Group Memory Games

By Lane Cummings
Memory games can test and challenge your memory in a dynamic way.

Memory games do exactly what their name tells you: they challenge and ultimately improve your memory. While rote memorization can be boring at times, memory games are usually just the opposite--they stretch and test your memory in a dynamic way. Group memory games can be even more fun as you can play them with friends.

I Went on a Holiday

"I went on a holiday" is a memory game which not only tests the memories of everyone in the group, but also allows them to flex their knowledge of geography as well. Players sit in a circle and the first player picks a city or country that begins with the letter A. For example, a player could say, "I went on a holiday to Amsterdam." The next player has to repeat exactly that and then add a city that begins with the letter B, saying for example, "I went on a holiday to Amsterdam and then I went to Boston." The next player repeats everything he's heard so far, adding a city or country that begins with the letter C. Players continue until they finish the entire alphabet. If a player forgets a city or country that was already named, she is out of the game.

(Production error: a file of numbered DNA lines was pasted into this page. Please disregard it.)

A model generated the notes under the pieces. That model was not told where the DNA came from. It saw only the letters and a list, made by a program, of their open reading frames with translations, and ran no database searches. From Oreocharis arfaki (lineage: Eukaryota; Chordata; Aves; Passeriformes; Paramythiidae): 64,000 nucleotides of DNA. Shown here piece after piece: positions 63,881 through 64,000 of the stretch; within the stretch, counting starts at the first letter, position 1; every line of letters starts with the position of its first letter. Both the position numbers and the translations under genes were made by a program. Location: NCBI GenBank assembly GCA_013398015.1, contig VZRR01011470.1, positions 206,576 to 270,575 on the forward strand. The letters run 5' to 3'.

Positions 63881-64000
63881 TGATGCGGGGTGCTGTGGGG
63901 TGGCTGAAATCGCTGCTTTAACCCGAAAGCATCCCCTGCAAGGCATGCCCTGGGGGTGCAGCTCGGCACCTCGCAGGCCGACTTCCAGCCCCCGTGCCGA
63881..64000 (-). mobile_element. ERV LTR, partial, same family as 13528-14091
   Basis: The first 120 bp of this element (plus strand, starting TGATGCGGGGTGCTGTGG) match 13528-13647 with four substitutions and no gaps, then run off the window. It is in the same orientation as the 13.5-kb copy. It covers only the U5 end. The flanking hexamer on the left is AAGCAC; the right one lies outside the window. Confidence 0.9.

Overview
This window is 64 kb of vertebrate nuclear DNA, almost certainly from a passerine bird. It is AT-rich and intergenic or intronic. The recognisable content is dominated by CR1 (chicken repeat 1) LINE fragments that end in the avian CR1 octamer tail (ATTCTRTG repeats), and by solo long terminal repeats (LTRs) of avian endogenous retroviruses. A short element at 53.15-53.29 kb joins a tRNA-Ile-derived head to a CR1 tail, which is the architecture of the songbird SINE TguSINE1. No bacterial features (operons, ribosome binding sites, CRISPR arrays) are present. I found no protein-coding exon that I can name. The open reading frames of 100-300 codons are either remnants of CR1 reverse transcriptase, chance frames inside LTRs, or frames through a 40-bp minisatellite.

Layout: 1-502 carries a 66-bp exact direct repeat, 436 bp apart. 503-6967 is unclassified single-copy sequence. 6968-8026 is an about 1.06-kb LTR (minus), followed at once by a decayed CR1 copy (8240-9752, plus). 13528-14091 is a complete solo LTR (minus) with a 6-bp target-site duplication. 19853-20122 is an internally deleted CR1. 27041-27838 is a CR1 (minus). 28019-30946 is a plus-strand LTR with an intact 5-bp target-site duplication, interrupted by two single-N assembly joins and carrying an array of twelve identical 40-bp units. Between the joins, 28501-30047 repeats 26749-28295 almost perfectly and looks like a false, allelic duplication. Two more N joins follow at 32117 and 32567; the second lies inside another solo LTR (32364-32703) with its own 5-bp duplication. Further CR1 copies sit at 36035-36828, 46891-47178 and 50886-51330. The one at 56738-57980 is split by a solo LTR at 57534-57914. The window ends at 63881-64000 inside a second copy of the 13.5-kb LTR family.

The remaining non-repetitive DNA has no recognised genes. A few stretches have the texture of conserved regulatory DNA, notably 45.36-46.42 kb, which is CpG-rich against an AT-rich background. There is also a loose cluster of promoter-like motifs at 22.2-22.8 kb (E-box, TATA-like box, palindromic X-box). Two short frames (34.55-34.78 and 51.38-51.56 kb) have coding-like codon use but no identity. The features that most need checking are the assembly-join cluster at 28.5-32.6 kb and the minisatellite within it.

Blind Jigsaw

This game forces people to work together using their individual and collective memories to complete a jigsaw puzzle against the clock. All of the players play "blind." This means that after the players have been divided into two groups, each group gets an identical jigsaw puzzle. Both groups take a long look at the picture on the cover of the jigsaw puzzle box and then cover it. The groups have to use what they remember of the picture to complete the jigsaw puzzle with their teammates. You can give the teams as much or as little time as you like. The winning team will be the one who completes more of the puzzle accurately.

Items from a List

"Items from a list" tests the memories of small groups of people by either showing them pictures or showing them a list of items. Divide people into groups of three. Show each group a large color photograph of a room filled with furniture and accessories and let them focus on it for ten seconds. Give each group one minute to write down as many items as they can remember from the picture. The groups must work together to recall what they saw from the picture. The group that accurately remembers the most items wins. Alternatively, you can do this with just a list long list of items and no pictures.

About the Author

Lane Cummings is originally from New York City. She attended the High School of Performing Arts in dance before receiving her Bachelor of Arts in literature and her Master of Arts in Russian literature at the University of Chicago. She has lived in St. Petersburg, Russia, where she lectured and studied Russian. She began writing professionally in 2004 for the "St. Petersburg Times."